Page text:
This is a subject I first ventured into with the help of my bi-polar heroine, Smudge, in my debut novel, Beside Myself. Just like that book, Crossing Over owes a great deal to my year of reading the world and the many extraordinary stories I have since read from beyond my national borders, which have taught me to imagine further and take greater risks in my writing than I would ever have otherwise dared. I hope it’s also a jolly good read.

What’s more, I’m thrilled to have a brilliant narrator reading my words. British actress Adjoa Andoh has brought to life parts in everything from Shakespeare plays to Doctor Who. She’s also a star in the world of audiobooks, with such outstanding novels as Chimamanda Ngozi Adichie’s Americanah and Naomi Alderman’s The Power to her name. I can’t wait to hear what she does with my work.

Crossing Over is available for preorder. If you are able to purchase a copy or tell your friends about it, you’ll make my day.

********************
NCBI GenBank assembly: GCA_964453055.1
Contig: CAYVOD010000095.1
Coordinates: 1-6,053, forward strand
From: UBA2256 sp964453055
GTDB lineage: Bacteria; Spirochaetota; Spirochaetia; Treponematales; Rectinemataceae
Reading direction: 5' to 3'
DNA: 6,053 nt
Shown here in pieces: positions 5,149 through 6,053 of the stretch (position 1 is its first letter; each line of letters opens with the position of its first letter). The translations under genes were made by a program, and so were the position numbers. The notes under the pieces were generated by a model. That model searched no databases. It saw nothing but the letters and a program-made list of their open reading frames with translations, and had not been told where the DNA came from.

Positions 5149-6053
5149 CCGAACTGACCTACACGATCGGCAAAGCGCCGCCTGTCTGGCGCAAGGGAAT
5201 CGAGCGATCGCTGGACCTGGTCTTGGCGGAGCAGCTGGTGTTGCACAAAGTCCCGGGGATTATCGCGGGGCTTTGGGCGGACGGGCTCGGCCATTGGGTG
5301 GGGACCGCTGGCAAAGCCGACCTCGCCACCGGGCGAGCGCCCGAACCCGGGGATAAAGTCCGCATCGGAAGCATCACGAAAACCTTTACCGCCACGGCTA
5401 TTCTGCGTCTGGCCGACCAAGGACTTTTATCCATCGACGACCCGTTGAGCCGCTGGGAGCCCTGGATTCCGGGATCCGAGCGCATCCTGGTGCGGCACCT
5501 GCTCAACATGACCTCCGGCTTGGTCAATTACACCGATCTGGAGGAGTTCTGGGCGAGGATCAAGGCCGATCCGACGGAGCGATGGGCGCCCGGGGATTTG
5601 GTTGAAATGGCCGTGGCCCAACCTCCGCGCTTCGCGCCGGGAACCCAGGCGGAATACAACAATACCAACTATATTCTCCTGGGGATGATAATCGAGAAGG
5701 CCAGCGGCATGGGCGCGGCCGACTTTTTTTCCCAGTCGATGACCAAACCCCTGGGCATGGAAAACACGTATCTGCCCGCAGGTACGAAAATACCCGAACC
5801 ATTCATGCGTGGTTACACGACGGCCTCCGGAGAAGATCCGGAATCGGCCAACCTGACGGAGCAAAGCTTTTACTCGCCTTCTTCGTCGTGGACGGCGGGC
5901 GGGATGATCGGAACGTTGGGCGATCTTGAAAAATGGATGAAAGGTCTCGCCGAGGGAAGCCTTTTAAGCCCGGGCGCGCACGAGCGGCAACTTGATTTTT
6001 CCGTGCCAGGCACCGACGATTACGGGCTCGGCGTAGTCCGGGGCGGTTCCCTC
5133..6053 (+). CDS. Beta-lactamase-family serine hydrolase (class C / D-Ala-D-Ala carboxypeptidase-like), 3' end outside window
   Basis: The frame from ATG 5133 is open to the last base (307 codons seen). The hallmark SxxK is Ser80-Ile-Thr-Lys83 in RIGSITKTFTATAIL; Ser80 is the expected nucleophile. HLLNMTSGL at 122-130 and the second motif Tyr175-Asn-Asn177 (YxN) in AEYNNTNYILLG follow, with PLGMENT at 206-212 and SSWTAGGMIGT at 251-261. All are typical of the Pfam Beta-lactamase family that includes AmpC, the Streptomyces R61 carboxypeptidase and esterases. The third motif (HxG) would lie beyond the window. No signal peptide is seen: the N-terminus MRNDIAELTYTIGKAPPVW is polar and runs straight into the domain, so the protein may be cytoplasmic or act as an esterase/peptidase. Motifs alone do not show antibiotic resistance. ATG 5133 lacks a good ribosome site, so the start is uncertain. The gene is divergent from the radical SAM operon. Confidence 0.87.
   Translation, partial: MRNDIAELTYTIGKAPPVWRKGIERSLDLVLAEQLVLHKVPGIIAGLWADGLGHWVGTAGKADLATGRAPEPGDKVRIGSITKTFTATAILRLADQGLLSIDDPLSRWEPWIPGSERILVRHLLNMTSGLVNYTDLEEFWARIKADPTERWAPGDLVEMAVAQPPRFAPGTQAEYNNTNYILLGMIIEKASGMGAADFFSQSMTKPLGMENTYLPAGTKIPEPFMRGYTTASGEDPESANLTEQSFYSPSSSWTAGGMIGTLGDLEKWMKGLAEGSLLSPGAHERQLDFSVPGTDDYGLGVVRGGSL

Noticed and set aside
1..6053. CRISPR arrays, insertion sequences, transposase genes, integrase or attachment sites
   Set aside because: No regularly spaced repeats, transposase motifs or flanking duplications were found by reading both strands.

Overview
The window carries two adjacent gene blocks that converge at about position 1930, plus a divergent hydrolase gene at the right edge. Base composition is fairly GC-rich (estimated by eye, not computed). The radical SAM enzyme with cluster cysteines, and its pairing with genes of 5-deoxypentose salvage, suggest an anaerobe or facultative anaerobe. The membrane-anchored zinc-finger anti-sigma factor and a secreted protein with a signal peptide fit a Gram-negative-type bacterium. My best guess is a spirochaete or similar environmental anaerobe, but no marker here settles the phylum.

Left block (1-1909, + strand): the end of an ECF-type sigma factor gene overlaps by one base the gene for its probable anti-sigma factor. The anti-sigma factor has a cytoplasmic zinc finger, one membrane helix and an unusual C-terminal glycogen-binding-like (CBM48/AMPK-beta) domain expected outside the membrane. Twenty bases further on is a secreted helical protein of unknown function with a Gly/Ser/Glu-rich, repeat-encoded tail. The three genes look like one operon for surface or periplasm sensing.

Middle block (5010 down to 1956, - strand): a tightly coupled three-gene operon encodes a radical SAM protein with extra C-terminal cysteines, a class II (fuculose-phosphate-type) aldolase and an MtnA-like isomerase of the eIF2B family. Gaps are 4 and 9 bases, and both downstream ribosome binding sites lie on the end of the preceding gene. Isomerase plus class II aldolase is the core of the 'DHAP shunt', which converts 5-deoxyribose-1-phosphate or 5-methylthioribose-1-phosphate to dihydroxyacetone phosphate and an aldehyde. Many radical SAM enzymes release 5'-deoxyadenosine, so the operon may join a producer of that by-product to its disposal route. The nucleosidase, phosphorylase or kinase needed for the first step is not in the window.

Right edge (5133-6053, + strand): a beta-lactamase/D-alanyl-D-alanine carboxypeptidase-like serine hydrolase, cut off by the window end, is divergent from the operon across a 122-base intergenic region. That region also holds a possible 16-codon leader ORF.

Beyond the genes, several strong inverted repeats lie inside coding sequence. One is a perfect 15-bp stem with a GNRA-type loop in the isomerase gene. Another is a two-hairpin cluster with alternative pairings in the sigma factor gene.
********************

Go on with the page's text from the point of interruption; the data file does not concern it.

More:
Book of the month: Shehan Karunatilaka

A few weeks ago, Mohammed left a comment on this site: ‘Ann after these long years did you finish reading all the list?’

He was referring to the lengthy collection of alternative recommendations I received for many countries during and shortly after my 2012 quest to read a book from every country. Although I made one choice for each UN-recognised nation that year, I recorded all the valid suggestions I received on The List so that I – and anyone else who was interested – could refer to them. At the time, I think I did intend to work my way through them all eventually and I have cherry-picked a number of titles in the six years since the end of the original project.

However, I have also found myself tempted away by numerous other intriguing books (many of which have been published since my list was drawn up).